Until Nikon and Canon convert to DNG in-camera, I have no confidence in the long-term viability of the format.  C1, Nikon and Canon all make converters which have inherent advantages over other third-party converters (Adobe, DCRAW basec converters) and they don't support DNG.  So, to the OP's question, yes there are huge advantages to keeping the files in native format and only converting that which is necessary without deleting the original source files.
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NikosR
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« Reply #34 on: April 15, 2009, 01:32:09 PM »
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I see people listing quite a few advantages for DNG (and I am not referring to theoretical advantages of the like of 'if all 3rd parties agreed on DNG and threw away proprietary formats the world would be a better place') but practical advantages in one's workflow as of TODAY.

I can see their point of view but ONLY if one limits oneself to an Adobe centric workflow. Prime but not the only example: For better or for worse, Nikon NEF's (or Canon raws) can be read and processed by more raw converters than DNGs can. The support for DNG from non-Adobe products is missing altogether or is half-baked and poorly documented in most cases.

People who use DNG at present thinking they are buying some safety for the future should think again. DNG might become (or not) a universal and future proof format someday but IT IS NOT AS OF NOW. I feel that as things stand at present, one exchanges being 'tied' up with a camera manufacturers format with being tied up with Adobe.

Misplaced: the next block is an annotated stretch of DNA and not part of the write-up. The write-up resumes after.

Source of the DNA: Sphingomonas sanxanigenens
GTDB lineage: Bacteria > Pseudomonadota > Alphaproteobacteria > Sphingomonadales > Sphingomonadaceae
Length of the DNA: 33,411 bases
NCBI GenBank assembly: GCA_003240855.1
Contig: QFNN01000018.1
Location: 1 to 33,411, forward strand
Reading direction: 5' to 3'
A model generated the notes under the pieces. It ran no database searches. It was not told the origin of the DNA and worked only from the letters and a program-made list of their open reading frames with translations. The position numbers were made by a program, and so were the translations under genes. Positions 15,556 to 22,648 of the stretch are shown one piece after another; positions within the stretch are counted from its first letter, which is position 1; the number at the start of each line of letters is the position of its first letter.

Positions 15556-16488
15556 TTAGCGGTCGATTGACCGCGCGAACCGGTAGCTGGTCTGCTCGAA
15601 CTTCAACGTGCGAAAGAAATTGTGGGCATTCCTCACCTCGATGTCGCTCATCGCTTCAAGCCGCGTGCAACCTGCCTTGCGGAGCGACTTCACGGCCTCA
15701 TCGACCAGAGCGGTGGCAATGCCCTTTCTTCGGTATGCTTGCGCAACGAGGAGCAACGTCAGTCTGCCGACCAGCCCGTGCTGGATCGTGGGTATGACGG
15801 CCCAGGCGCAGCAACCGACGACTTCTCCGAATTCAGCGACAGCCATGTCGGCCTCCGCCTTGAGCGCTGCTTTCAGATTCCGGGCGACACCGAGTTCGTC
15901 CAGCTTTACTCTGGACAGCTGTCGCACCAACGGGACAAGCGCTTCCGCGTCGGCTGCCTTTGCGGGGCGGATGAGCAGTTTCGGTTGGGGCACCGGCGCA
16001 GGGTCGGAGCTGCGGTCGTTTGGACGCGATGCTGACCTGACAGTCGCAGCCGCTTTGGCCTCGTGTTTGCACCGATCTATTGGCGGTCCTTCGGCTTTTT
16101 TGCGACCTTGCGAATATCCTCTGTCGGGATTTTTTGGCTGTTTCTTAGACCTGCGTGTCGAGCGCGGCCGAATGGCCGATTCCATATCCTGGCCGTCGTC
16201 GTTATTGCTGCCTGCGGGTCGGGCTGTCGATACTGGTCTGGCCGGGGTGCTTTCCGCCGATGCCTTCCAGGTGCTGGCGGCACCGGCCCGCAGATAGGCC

There's no lack of support for the manufacturer's raws and,  in case you are a Nikon NEF user you can do many things with NEFs (and Nikon's converter) that most people think you can only do with DNGs (like storing both the raw file and the edit metadata in a NEF) plus a few things that I think you can't do with a DNG (like storing different metadata based edit versions in a NEF).

So, for the time being, I see no advantage in my workflow in converting to DNGs so I don't. The Adobe products work happily with my NEF's and I can use either those or a multitude of other products to convert and manage my files. Lots of non-Adobe DAM and file browser programs (like Photo Mechanic which I use) can read and display the NEF embedded jpg (which gets updated if one uses NEF to save ones edits) so I'm a happy camper.

Your mileage can vary.
« Last Edit: April 15, 2009, 01:50:38 PM by NikosR » Logged

Nikos
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« Reply #35 on: April 15, 2009, 05:41:14 PM »
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Quote from: NikosR
So, for the time being, I see no advantage in my workflow in converting to DNGs so I don't. The Adobe products work happily with my NEF's and I can use either those or a multitude of other products to convert and manage my files. Lots of non-Adobe DAM and file browser programs (like Photo Mechanic which I use) can read and display the NEF embedded jpg (which gets updated if one uses NEF to save ones edits) so I'm a happy camper.

Your mileage can vary.